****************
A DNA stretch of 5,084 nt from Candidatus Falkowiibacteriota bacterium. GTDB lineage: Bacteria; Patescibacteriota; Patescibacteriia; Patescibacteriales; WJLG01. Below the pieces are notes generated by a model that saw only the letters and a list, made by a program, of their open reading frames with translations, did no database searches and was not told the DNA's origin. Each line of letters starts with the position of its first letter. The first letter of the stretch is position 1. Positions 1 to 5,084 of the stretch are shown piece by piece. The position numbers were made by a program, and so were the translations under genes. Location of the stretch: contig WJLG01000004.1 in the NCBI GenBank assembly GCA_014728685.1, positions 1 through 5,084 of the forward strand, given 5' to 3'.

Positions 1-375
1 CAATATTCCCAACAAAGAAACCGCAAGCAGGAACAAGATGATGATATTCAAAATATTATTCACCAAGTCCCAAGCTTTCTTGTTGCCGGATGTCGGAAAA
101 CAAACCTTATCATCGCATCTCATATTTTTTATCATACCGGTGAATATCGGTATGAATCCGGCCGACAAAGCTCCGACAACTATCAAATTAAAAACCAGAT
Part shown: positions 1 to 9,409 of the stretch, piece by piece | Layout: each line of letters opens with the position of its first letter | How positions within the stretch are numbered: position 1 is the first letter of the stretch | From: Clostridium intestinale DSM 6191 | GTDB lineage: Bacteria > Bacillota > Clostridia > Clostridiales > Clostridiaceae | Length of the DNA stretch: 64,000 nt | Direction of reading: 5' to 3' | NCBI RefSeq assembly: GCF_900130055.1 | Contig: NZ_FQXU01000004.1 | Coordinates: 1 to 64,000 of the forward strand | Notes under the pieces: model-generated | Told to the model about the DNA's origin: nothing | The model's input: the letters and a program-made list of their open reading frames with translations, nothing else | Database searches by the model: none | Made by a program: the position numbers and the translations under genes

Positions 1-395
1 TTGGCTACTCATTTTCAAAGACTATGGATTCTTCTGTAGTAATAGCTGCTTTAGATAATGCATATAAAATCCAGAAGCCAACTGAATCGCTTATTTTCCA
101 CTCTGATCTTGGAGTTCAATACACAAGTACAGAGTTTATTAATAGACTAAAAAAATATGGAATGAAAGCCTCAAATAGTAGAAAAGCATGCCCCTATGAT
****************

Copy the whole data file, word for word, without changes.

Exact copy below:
A DNA stretch of 5,084 nt from Candidatus Falkowiibacteriota bacterium. GTDB lineage: Bacteria; Patescibacteriota; Patescibacteriia; Patescibacteriales; WJLG01. Below the pieces are notes generated by a model that saw only the letters and a list, made by a program, of their open reading frames with translations, did no database searches and was not told the DNA's origin. Each line of letters starts with the position of its first letter. The first letter of the stretch is position 1. Positions 1 to 5,084 of the stretch are shown piece by piece. The position numbers were made by a program, and so were the translations under genes. Location of the stretch: contig WJLG01000004.1 in the NCBI GenBank assembly GCA_014728685.1, positions 1 through 5,084 of the forward strand, given 5' to 3'.

Positions 1-375
1 CAATATTCCCAACAAAGAAACCGCAAGCAGGAACAAGATGATGATATTCAAAATATTATTCACCAAGTCCCAAGCTTTCTTGTTGCCGGATGTCGGAAAA
101 CAAACCTTATCATCGCATCTCATATTTTTTATCATACCGGTGAATATCGGTATGAATCCGGCCGACAAAGCTCCGACAACTATCAAATTAAAAACCAGAT
Part shown: positions 1 to 9,409 of the stretch, piece by piece | Layout: each line of letters opens with the position of its first letter | How positions within the stretch are numbered: position 1 is the first letter of the stretch | From: Clostridium intestinale DSM 6191 | GTDB lineage: Bacteria > Bacillota > Clostridia > Clostridiales > Clostridiaceae | Length of the DNA stretch: 64,000 nt | Direction of reading: 5' to 3' | NCBI RefSeq assembly: GCF_900130055.1 | Contig: NZ_FQXU01000004.1 | Coordinates: 1 to 64,000 of the forward strand | Notes under the pieces: model-generated | Told to the model about the DNA's origin: nothing | The model's input: the letters and a program-made list of their open reading frames with translations, nothing else | Database searches by the model: none | Made by a program: the position numbers and the translations under genes

Positions 1-395
1 TTGGCTACTCATTTTCAAAGACTATGGATTCTTCTGTAGTAATAGCTGCTTTAGATAATGCATATAAAATCCAGAAGCCAACTGAATCGCTTATTTTCCA
101 CTCTGATCTTGGAGTTCAATACACAAGTACAGAGTTTATTAATAGACTAAAAAAATATGGAATGAAAGCCTCAAATAGTAGAAAAGCATGCCCCTATGAT